this may mean doing things a bit differently from here on out
Embittered by a failed election and its hateful aftermath, students parked themselves in protest. The act precluded and followed an irruption of a faculty meeting. Therein, sitting professors tuned into pleas for student-teacher solidarity. Protesters then took to the campus fulcrum and braced themselves for a sneak-peak of winter. The supposed movement was spur-of-the-moment: a visceral stillness in the wake of an absurd, precarious life.
Time often tempers reaction into melancholia, grudges, and misunderstandings. Some lambast the monochromatic occupation; they see the stillness as a break from the history of diverse student movement. Few suck their teeth at the administration’s convivial response to stationary dissent. Many fail to perceive how sitting paves the way for future protest. OccupyPennHall thus appears as an aberration, a kind of anachronistic event. Yet it too holds its spot in college history.
As a result, OccupyPennHall teaches…
Present action must acknowledge its link to past struggle. Students of Color strengthened the platform for all future student protests in ’15-’16. Sleepless, deliberative nights yielded a unifying, political momentum, and Gettysburg’s POC earned many of the administrational affordances they demanded. The Town Hall event and the various demonstrations of ’15-’16 carved the space for students to sit in protest. Attending to that history is necessary as it enables the crucial principle of all future protests: solidarity.
LGBTQIA+ and Women predominated the Penn Hall steps. Queerphobia and Misogyny are key issues afflicting the Gettysburg community. Fall’s climate assessment confirmed what everyone knew already: sexual violence and exclusion pervade the college community. Their ubiquity gnaws. Majority of the campus population endures these problems day-by-day. Testament to these issues, an event at the Women’s and LGBTQA Resource Center largely provoked the Penn Hall protest.
These marginal communities must intersect in the form of politics. Not Standing for Hate™ is a political maneuver. It is an embodied acknowledgement of the everyday plight of many Gettysburgians, a suffering that echoes (in varying degrees) the racialized, sexualized, gendered, and financialized tyrannies that emerged long before Gettysburg even existed. Student organizing must focus on these various vulnerabilities. If you exist in the Gettysburg community, others’ suffering is never “not your problem.” In fact, in all likelihood, you contributed to the problem; silence in the face of suffering is complicity.
how Roses grow from Concrete.
We need each other. Gettysburg fucking sucks. It fucking blows to get out of bed and walk strange lands where slurs may fly from cars; where misgendering is a daily experience; where sexual violence lurks in your own circles. We pay to play in this place where debt debilitates and organizes all life. Everything compounds: your sport, your club position, your service, your mental health, your goddamn grades. Add a helping of everyday violence, and you find yourself motionless / lying on your bed / wondering what the fuck is the point (and) how the fuck can you care for yourself in a world where your parent(s) may lose a job or wake up in an ICE detention facility.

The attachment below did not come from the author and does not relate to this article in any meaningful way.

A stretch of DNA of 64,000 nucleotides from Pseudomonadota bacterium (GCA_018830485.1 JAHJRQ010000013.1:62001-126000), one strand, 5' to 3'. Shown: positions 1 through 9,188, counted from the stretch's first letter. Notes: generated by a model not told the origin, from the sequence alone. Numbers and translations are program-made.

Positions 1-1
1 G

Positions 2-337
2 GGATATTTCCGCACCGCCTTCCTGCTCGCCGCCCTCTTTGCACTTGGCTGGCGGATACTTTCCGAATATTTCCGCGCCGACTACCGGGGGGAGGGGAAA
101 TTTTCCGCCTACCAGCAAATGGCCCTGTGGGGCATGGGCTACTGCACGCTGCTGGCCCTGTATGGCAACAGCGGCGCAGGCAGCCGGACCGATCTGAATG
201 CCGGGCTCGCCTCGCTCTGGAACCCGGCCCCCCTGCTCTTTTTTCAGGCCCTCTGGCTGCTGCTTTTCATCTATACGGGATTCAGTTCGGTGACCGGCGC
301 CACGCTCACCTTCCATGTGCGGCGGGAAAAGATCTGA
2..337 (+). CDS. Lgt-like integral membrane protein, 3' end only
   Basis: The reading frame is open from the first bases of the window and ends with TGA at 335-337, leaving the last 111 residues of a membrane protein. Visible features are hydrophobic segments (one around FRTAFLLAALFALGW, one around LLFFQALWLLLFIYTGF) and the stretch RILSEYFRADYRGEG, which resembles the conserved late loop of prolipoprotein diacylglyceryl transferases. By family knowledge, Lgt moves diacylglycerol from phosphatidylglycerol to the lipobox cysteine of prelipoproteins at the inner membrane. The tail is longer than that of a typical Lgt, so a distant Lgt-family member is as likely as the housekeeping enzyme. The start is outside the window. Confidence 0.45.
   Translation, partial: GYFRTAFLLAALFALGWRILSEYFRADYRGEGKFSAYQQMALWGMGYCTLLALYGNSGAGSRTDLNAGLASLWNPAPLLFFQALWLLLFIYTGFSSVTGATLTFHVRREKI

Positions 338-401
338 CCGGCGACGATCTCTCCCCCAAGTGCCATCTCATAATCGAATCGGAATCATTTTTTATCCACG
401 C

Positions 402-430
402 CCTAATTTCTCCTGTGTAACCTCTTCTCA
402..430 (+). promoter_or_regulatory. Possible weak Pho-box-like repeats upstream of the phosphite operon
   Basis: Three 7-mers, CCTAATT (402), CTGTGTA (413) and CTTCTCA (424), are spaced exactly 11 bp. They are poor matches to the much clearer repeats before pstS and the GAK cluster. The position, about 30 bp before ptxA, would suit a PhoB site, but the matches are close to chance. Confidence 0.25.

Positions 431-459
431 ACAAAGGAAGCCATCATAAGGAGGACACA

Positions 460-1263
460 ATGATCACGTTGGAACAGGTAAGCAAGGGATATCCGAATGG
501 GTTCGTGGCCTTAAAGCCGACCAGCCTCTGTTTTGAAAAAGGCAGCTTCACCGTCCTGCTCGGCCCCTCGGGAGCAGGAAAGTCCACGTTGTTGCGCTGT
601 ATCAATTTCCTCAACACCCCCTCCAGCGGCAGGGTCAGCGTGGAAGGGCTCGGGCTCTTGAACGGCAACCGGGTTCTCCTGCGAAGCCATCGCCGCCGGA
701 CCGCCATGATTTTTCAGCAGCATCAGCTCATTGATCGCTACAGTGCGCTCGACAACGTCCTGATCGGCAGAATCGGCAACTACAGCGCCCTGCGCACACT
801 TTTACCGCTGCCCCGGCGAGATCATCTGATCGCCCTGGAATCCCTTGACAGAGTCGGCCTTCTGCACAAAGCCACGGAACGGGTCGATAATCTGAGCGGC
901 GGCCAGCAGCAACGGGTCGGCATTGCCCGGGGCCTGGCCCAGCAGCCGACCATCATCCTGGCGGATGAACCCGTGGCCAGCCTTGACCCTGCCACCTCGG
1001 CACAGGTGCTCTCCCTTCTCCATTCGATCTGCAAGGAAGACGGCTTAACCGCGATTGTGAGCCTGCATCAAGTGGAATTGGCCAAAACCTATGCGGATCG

We need each other. Student organizing, in the foreseeable future, may not imply a list of demands to the administration. However, it will definitely entail coalition building. Students of all affinity groups have to show up for each other and have each other’s backs. We need to collaborate and build with one another. We need to use our resources and acknowledge our exposures. These may seem like abstract charges; in truth, they merely orient our work. Why do we have events, demonstrations, and clubs? To maintain relevance? If that priority overwhelms the goals of intra-community building, bridge building, and coalition building; we may need to re-assess our work. Do our efforts still sustain us? And how can work that does not have community in mind even come close to sustaining us in a world that will likely worsen?
We need each other. This isn’t some headass hope for harmony that abjures difference. We need to echo one another – forming a chain reaction – a cacophony that denies ignorance. We need to help each other survive this shit– academically, financially, psychologically, emotionally. And, we need to acknowledge our past to make moves in the present that calls forth brighter futures. In doing so, we unlearn our corrosive individualisms, sectarianisms, and self-conceits. Through solidarity, we multiply our shout + our silence; our movement + our stillness.
This may mean doing
Things a bit differently
From here on out.
jerome clarke; bsu and gacc